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Sunday
Apr252010

The Losers, 2010


"Eh" for Effort

They’re a grizzled, chiseled band of quirky ex-military specialists framed and left out to dry by a government that now wants them dead. Yep, I saw the new A-Team trailer today in front of The Losers.

This film is about a grizzled, chiseled band of soldiers who do the dirty work that larger military units are too graceless to handle. And they may have to sacrifice everything in order to rid the world of scumbags who traffic in poor people and seek great power through new, illegal weapons. Is it weird that they played The Expendables trailer today, too?

Which movie am I talking about here?

Oh, yeah! It’s The Losers, a movie based on the DC/Vertigo graphic novel about a small, quirky band of ex-military specialists framed and left out to dry by a government that now wants them dead; after thwarting a human traffic ring in Bolivia, they take on a new mission that involves taking down a rogue CIA agent before he can acquire a new, illegal weapon and start World War Three.

If 1996 was the year of dueling volcano blockbusters and 1998 was the year of Earth-ending asteroid pictures, then 2010 is shaping up to be the year of men-on-a-mission movies. And, brother, are they off to an inauspicious start.

It’s not that The Losers is a bad movie; it’s just not a particularly inspired one. If you’re thinking of catching it in theatres, please, stop and look at the rating. Yeah, that’s a PG-13 in the little box at the bottom of the poster, and I predict the FX network won’t have to do a lot of cutting to bring this cozy actioner to basic cable in a couple years. The movie feels safe from beginning to end. At no point did I get concerned over the fate of anyone on the team, nor did I believe that they might fail in their mission. Perhaps it’s a by-product of having seen this same movie way too many times (and executed much better), but The Losers feels and plays like a primer on the genre: it’s probably fantastic if you’ve never seen a movie of its kind before—or an episode of The A-Team.

Though, as I said before, it’s not bad. The main cast is uniformly top-notch, and their chemistry is terrific. Jeffrey Dean Morgan and Idris Elba spar as the first- and second-in-command of the bunch, and I bought their rapport; they’re the wise old pros keeping tabs on the younger, wittier kids, played by Columbus Short, Chris Evans, and Oscar Jaenada. I didn’t quite buy all of the team as military experts, though; in particular Short and Evans, who seem like replacements called for by a marketing exec that wanted the film to skew younger.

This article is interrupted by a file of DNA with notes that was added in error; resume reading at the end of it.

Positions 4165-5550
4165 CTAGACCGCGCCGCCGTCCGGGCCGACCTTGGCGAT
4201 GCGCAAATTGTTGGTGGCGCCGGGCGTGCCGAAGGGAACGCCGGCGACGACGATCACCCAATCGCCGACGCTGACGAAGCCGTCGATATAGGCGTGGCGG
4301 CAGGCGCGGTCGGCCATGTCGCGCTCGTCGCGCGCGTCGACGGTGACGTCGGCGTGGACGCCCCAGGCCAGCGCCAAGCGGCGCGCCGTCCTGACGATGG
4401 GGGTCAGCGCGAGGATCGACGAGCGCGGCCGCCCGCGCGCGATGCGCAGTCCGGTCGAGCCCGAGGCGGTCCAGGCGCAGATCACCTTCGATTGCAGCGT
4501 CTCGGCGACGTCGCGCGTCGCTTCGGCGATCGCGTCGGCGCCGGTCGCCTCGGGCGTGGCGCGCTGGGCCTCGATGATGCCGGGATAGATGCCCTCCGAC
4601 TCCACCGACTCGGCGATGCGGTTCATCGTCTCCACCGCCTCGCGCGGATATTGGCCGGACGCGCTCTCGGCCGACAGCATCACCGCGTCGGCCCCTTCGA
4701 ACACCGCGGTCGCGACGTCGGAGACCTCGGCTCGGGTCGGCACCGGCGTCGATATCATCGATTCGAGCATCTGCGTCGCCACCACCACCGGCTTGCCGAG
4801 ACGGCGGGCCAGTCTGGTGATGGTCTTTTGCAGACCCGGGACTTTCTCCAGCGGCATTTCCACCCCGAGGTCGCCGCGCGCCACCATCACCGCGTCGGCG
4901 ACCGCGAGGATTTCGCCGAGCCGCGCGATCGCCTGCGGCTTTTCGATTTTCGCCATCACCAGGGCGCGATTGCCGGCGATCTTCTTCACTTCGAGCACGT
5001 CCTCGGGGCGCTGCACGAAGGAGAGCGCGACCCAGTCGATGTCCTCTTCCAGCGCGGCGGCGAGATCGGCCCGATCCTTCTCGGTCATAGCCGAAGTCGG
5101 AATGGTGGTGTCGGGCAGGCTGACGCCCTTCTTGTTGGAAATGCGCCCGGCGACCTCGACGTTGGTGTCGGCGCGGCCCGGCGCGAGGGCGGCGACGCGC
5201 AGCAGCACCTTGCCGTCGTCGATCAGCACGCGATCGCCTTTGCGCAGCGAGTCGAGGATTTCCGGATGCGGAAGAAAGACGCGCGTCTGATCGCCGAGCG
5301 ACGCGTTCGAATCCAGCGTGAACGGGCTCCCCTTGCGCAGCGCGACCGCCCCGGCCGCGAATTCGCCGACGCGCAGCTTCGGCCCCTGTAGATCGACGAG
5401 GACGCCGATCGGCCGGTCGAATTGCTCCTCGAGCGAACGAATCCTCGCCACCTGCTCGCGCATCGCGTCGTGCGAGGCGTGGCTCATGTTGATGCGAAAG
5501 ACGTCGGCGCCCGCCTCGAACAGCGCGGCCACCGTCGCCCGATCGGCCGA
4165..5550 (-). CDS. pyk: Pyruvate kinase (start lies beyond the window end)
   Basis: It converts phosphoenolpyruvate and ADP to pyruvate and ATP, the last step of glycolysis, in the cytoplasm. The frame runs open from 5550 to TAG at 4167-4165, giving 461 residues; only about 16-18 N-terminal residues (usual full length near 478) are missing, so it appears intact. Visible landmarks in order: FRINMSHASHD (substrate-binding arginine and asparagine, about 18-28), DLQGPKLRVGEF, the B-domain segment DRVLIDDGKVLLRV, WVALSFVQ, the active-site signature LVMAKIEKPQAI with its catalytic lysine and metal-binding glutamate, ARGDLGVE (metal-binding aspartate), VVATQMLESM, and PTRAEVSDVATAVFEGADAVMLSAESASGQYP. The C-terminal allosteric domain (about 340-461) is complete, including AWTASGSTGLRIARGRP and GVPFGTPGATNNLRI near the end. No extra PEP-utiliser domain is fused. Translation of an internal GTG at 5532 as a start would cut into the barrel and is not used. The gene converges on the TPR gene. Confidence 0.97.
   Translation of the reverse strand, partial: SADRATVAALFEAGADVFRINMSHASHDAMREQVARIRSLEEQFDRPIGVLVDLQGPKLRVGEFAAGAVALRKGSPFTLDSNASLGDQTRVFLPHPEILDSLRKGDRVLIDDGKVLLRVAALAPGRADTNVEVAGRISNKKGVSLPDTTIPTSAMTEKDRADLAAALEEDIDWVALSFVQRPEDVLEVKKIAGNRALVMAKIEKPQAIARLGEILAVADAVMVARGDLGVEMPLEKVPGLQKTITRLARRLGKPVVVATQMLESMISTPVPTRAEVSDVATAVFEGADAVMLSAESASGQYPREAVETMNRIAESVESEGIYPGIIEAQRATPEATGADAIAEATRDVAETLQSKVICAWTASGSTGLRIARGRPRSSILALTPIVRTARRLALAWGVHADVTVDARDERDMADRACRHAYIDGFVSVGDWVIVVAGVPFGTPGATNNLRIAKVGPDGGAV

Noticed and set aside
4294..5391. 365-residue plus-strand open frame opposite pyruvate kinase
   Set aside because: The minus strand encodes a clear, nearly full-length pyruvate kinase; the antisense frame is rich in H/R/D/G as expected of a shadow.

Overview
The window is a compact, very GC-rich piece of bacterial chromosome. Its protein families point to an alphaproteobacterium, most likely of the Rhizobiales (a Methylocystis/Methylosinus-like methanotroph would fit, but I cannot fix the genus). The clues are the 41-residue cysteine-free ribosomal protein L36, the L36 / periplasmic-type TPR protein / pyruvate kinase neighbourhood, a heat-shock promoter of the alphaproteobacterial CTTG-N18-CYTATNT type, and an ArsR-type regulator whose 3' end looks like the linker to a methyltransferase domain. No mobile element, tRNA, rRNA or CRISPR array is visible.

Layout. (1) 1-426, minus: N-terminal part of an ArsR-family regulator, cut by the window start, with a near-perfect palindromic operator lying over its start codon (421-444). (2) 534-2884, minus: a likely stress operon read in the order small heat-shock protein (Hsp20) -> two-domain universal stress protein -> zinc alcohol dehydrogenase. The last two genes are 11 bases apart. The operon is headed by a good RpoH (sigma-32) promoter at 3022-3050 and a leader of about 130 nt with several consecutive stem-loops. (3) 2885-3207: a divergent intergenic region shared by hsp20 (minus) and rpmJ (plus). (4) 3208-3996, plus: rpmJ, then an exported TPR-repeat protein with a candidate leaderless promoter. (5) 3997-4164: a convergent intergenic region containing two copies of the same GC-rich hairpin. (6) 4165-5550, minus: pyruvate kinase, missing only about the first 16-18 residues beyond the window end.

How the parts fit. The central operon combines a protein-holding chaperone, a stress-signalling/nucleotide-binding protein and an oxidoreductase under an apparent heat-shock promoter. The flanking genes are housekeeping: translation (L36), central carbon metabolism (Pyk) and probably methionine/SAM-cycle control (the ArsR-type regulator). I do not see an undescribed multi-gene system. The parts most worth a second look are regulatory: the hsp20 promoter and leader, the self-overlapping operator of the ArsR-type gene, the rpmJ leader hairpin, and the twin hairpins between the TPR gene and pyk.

Zoe Saldana pops up as a something-or-other whose main purpose is to seduce Jeffrey Dean Morgan’s character and play motivation chameleon. At first, I was on-board with her character, but over the course of the film, she devolved from seductress to pouty, confused assassin to kept woman, and I mourn the death of her mystery.

If there’s a reason to check out The Losers, it’s Jason Patric as Max, the evil CIA spook who is after a “green” weapon that can evaporate landmasses in a kind of sonic black hole. His character is suave, ruthless, and totally nuts. Patric obviously doesn’t take the role seriously, and boozily wanders throughout the picture as a maniacal cross between Andy Warhol and Chuck Bass. His final scene is priceless in its weirdness.

I think the main problem with the movie is that the material feels like it should be heavier than it has been written. I haven’t read the DC/Vertigo story, but those comics tend to be dark and merciless, and I can’t help but think screenwriters Peter Berg and James Vanderbilt watered down an adult story for the benefit of teenagers and casual comics fans.

Early on, especially, the action is interrupted by a lot of pointless freeze-frames and comic book artwork superimposed on live-action scenes; it’s as if this were the first comic adaptation and director Sylvain White wanted everyone to know that his movie was campy, like those funnybooks the kids are reading today down at the soda shop. I almost felt insulted by this, until I realized that it’s likely that nobody involved in the picture knew better.

“But wait,” you say. “Didn’t Chris Evans play The Human Torch in the Fantastic Four movies?”

Why, yes, he did. And the makers of those films didn’t know shit about comics, either.

The lesson for today, kids, can be summed up by Tom Petty’s assertion that even the losers get lucky sometimes.

And sometimes, they’re just unlucky, boring hacks.

Note: The Losers also has the dubious distinction of featuring the worst use of Journey's "Don't Stop Believin'" in the history of pop culture. It's used three times here, without thematic purpose, and I was baffled by the filmmakers' refusal to realize that whatever cute joke they were trying to make with the song was simply not effective. It's a slap in the face for fans of both Journey and Glee.

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